located on the western edge of the
Families fled to camps from their homes
capital of Iraq, Kabul. •
in Helmand Province one or two years
ago and have found temporary shelter
around two southern provincial capitals,
Lashkar Gah and Kandahar.
Many of the families who have arrive in Kabul
have suffered from traumatic losses and injuries,
are often pessimistic about the future.
At the camps families suffer through...
-limited amount of food + water
-Free medical camp have been organized by
Indian doctors at refugee camp in Kabul,
About four million Afghan’s live in
refugee camps outside the country;
another two million internally
displaced people eke out an
existence on the streets of Kabul
and other towns.
The numbers fluctuate as some have been able
to return home when the fighting moves
The growing numbers reaching Kabul are a
sign of the deepening of the conflict between
NATO and American forces and the Taliban
in the south.
-“The Taliban are getting stronger,” said
Muhammad Younus, a farm worker who abandoned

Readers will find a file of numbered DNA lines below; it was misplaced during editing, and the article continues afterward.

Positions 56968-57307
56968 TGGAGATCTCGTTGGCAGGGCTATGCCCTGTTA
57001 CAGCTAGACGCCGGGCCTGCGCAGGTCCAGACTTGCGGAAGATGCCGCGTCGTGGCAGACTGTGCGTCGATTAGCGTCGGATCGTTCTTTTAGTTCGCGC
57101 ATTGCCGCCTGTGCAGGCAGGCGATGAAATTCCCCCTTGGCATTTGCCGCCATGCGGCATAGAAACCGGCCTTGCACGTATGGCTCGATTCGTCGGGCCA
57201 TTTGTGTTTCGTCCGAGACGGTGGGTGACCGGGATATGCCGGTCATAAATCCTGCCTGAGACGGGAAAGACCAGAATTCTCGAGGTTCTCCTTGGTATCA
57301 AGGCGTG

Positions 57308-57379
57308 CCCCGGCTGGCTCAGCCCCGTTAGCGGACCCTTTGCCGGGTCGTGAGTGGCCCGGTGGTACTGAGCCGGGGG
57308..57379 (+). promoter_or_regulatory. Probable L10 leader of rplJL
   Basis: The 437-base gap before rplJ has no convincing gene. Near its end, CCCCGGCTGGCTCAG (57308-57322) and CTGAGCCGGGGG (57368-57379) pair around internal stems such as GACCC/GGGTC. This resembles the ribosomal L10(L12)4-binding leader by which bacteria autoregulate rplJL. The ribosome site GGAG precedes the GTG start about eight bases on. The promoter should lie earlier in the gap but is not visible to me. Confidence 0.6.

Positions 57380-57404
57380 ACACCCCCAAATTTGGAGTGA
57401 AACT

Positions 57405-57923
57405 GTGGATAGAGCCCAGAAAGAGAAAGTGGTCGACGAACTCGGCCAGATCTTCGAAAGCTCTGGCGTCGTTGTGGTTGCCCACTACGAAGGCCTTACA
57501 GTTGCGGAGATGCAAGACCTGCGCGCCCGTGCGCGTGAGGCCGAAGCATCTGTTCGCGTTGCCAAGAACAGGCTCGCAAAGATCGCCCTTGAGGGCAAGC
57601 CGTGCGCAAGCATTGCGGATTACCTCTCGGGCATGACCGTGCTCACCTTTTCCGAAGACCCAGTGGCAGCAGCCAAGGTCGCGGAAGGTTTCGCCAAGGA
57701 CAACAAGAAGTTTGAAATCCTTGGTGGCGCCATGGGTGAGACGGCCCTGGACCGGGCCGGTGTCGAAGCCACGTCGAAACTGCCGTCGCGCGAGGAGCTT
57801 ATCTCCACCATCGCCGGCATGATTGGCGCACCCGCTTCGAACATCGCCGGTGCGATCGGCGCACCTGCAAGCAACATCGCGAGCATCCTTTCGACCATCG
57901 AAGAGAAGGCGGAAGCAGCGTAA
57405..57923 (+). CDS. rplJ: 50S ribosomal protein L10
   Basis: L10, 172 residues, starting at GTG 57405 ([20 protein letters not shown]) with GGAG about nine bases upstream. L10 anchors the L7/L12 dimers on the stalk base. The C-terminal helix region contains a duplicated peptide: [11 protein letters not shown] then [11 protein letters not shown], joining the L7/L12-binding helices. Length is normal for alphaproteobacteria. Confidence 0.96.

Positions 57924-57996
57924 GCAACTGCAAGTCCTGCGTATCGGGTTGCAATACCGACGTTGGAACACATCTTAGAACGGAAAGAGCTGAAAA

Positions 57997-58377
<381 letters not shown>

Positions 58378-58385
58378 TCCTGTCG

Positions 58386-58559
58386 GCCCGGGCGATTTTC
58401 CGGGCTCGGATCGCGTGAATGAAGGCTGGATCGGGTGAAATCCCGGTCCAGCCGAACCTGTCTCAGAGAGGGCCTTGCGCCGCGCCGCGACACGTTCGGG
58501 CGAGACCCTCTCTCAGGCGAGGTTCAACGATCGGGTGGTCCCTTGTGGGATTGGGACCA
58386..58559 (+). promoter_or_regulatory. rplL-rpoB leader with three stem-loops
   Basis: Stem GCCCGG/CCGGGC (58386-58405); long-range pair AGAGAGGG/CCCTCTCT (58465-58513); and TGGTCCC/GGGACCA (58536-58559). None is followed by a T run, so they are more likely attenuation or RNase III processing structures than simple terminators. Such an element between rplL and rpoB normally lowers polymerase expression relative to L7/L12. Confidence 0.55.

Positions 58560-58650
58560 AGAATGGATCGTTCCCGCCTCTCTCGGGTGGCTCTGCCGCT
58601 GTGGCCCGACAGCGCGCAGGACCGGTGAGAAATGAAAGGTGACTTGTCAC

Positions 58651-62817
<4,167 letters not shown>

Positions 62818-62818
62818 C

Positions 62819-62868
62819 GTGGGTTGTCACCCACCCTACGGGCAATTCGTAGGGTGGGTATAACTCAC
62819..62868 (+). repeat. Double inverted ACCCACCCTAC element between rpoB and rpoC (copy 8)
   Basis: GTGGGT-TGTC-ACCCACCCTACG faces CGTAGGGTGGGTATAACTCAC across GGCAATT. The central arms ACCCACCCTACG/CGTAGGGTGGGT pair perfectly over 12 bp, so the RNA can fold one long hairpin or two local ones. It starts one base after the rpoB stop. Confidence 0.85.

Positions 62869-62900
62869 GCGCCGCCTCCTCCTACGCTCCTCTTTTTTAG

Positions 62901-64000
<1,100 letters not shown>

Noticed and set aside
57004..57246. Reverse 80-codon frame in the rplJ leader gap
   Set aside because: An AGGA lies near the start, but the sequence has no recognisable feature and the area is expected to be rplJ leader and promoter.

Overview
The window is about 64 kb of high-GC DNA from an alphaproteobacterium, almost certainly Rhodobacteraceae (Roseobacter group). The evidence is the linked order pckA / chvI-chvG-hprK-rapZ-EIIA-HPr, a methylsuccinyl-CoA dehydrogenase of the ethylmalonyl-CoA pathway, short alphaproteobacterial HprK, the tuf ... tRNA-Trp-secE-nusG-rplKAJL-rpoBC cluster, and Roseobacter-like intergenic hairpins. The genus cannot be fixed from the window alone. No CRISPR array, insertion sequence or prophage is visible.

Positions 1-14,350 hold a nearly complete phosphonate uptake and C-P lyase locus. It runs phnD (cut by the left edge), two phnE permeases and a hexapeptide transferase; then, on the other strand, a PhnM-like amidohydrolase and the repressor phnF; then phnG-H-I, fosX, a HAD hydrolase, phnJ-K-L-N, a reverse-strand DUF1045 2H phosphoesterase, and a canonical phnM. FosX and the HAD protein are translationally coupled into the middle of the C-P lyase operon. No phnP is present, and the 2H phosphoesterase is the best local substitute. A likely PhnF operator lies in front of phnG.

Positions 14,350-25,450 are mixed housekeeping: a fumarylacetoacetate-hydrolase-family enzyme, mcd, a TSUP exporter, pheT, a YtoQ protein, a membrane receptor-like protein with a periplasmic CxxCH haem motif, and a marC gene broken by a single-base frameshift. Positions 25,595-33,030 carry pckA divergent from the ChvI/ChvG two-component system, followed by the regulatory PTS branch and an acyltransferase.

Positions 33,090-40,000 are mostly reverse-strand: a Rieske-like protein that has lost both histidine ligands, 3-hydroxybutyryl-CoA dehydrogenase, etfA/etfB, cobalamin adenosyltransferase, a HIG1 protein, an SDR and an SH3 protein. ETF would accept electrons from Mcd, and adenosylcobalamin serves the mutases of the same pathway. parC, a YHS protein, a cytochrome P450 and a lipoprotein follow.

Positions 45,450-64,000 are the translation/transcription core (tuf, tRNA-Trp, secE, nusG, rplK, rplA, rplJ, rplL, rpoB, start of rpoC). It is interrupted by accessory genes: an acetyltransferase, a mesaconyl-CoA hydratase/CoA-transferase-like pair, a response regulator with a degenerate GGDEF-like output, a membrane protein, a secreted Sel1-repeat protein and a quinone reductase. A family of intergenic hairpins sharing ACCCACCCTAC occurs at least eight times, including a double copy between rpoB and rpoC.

his village after his father, brother and uncle were
killed in an air strike two years ago.
-said they had moved to Kabul because of
growing insecurity across the south.
-“We left our houses because we had no power to
resist the Taliban or the government,” said Mr.
Muhammad, the representative who brought
families to Kabul.
As part of the government's plan, camp residents have the option of
returning to their homeland (taking advantage of UNHCR
assistance) or relocating to other camps inside the Punjab or North
West Frontier Province.
The camp is one of over 100 such sites set up for Afghan refugees
who poured into Pakistan following the 1979 Soviet invasion of
their country. Many of Jalozai's residents have lived in the camp,
one of the oldest in Pakistan, for decades.
The Pakistani authorities say most Afghans still in the country are
“economic refugees” and that some camps had become hiding
places for militants. Over the past five years the government has
been calling for the closure of large camps for Afghan refugees,
calling them a haven for “terrorists” and criminal activities.
In recent weeks, over 3,000 camp residents have voluntarily
returned to their homeland, according to UNHCR.